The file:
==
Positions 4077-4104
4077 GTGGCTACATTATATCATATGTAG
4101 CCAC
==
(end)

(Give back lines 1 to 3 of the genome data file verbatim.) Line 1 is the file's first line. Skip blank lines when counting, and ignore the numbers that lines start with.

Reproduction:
Positions 4077-4104
4077 GTGGCTACATTATATCATATGTAG
4101 CCAC